This article reviews recent developments in the law affecting Virginia businesses and corporations. Part II discusses judicial decisions, including: a United States Supreme Court decision concerning private rights of action under section 14(a) of the Securities Exchange Act of 1934; a Fourth Circuit Court of Appeals opinion denying absolute priority to the FDIC as liquidator; two decisions interpreting the Virginia Stock Corporation Act, one by the Fourth Circuit denying the protection of the good faith standard to directors and one by the United States District Court for the Western District of Virginia refusing to characterize a failed LBO/cash merger as an unlawful distribution; two Supreme Court of Virginia decisions regarding closely-held corporations, one returning control of a corporation from a son to his father by applying principles of gift law and one ordering the dissolution of a profitable corporation due to oppression of minority shareholders; a group of three cases in which the Fourth Circuit and two Virginia circuit courts determined whether one can recover from a successor for corporate liability; and several rulings that challenge convention, including a Western District decision that one of four family shareholders can bring a derivative action against the other three, a Western District ruling that a bank could be a seller under section 12(2) of the Securities Act of 1933, and a Fourth Circuit holding that a series of actions taken in pursuit of a freezeout stated a RICO claim. Part III discusses recent legislative developments affecting corporate and business law in Virginia.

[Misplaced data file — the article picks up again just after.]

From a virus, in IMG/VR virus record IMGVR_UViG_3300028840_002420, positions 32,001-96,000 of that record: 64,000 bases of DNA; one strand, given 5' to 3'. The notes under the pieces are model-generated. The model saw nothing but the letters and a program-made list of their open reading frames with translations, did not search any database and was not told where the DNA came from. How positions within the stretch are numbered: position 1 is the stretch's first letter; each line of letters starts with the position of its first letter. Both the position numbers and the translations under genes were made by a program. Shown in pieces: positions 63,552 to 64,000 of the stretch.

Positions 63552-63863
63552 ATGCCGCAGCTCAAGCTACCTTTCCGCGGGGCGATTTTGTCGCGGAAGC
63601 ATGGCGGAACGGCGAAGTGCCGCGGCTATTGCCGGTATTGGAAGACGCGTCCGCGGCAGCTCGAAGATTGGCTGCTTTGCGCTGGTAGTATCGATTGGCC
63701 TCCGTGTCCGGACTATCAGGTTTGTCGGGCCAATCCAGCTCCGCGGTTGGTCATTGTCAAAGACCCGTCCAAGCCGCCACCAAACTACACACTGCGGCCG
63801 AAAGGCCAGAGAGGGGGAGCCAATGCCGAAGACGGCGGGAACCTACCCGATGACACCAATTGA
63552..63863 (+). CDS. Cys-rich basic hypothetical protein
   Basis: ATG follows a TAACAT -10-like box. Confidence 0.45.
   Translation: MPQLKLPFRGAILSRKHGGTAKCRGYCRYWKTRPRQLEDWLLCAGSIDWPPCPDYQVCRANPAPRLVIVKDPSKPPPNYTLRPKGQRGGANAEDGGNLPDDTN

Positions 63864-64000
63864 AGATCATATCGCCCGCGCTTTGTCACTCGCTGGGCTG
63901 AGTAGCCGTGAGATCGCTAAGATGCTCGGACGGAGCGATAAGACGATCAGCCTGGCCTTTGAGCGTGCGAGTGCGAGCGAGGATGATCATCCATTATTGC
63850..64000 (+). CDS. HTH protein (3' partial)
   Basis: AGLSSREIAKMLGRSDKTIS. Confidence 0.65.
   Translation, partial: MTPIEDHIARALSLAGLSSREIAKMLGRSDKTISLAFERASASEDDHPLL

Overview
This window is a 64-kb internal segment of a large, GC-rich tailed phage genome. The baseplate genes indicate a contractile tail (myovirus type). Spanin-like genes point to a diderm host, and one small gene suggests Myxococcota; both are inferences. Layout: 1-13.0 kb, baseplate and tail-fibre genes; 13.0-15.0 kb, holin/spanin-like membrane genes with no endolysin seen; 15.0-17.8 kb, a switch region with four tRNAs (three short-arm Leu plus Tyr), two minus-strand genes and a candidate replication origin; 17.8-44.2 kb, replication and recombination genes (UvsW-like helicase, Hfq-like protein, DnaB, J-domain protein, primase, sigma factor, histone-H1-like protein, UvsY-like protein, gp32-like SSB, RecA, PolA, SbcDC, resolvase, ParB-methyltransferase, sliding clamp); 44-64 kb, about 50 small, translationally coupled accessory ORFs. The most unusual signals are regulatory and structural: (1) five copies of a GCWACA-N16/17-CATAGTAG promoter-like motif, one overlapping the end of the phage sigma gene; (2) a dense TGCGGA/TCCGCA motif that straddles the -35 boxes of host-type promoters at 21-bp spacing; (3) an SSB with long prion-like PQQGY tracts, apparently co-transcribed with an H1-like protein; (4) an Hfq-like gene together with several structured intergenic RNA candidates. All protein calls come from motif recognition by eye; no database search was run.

Rosalie W. O'Brien,
Annual Survey of Virginia Law: Business and Corporate Law,
U. Rich. L. Rev.
Available at: http://scholarship.richmond.edu/lawreview/vol25/iss4/6